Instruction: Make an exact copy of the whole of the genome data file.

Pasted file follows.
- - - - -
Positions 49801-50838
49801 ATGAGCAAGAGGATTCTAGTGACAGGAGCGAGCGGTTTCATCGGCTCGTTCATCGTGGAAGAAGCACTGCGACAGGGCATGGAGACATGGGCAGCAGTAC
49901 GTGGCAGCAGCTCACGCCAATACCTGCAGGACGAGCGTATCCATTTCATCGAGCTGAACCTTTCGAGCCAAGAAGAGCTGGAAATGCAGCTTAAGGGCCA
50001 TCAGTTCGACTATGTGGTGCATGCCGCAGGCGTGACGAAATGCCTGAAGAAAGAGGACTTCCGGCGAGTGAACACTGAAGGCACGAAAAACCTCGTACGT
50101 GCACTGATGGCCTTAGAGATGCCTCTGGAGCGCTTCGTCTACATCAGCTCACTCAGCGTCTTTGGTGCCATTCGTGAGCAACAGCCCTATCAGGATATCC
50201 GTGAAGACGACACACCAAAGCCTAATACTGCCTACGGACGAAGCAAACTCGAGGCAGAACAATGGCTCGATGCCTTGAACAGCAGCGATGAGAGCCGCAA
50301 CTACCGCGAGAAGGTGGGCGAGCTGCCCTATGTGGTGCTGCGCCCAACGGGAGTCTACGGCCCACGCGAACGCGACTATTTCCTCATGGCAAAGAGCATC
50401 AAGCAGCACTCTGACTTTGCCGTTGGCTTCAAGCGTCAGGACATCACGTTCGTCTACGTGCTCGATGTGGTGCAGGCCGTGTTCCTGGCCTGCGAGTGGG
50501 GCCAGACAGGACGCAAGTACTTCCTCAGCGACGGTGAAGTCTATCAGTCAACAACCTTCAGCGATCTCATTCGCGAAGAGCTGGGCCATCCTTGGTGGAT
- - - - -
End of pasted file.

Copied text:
Positions 49801-50838
49801 ATGAGCAAGAGGATTCTAGTGACAGGAGCGAGCGGTTTCATCGGCTCGTTCATCGTGGAAGAAGCACTGCGACAGGGCATGGAGACATGGGCAGCAGTAC
49901 GTGGCAGCAGCTCACGCCAATACCTGCAGGACGAGCGTATCCATTTCATCGAGCTGAACCTTTCGAGCCAAGAAGAGCTGGAAATGCAGCTTAAGGGCCA
50001 TCAGTTCGACTATGTGGTGCATGCCGCAGGCGTGACGAAATGCCTGAAGAAAGAGGACTTCCGGCGAGTGAACACTGAAGGCACGAAAAACCTCGTACGT
50101 GCACTGATGGCCTTAGAGATGCCTCTGGAGCGCTTCGTCTACATCAGCTCACTCAGCGTCTTTGGTGCCATTCGTGAGCAACAGCCCTATCAGGATATCC
50201 GTGAAGACGACACACCAAAGCCTAATACTGCCTACGGACGAAGCAAACTCGAGGCAGAACAATGGCTCGATGCCTTGAACAGCAGCGATGAGAGCCGCAA
50301 CTACCGCGAGAAGGTGGGCGAGCTGCCCTATGTGGTGCTGCGCCCAACGGGAGTCTACGGCCCACGCGAACGCGACTATTTCCTCATGGCAAAGAGCATC
50401 AAGCAGCACTCTGACTTTGCCGTTGGCTTCAAGCGTCAGGACATCACGTTCGTCTACGTGCTCGATGTGGTGCAGGCCGTGTTCCTGGCCTGCGAGTGGG
50501 GCCAGACAGGACGCAAGTACTTCCTCAGCGACGGTGAAGTCTATCAGTCAACAACCTTCAGCGATCTCATTCGCGAAGAGCTGGGCCATCCTTGGTGGAT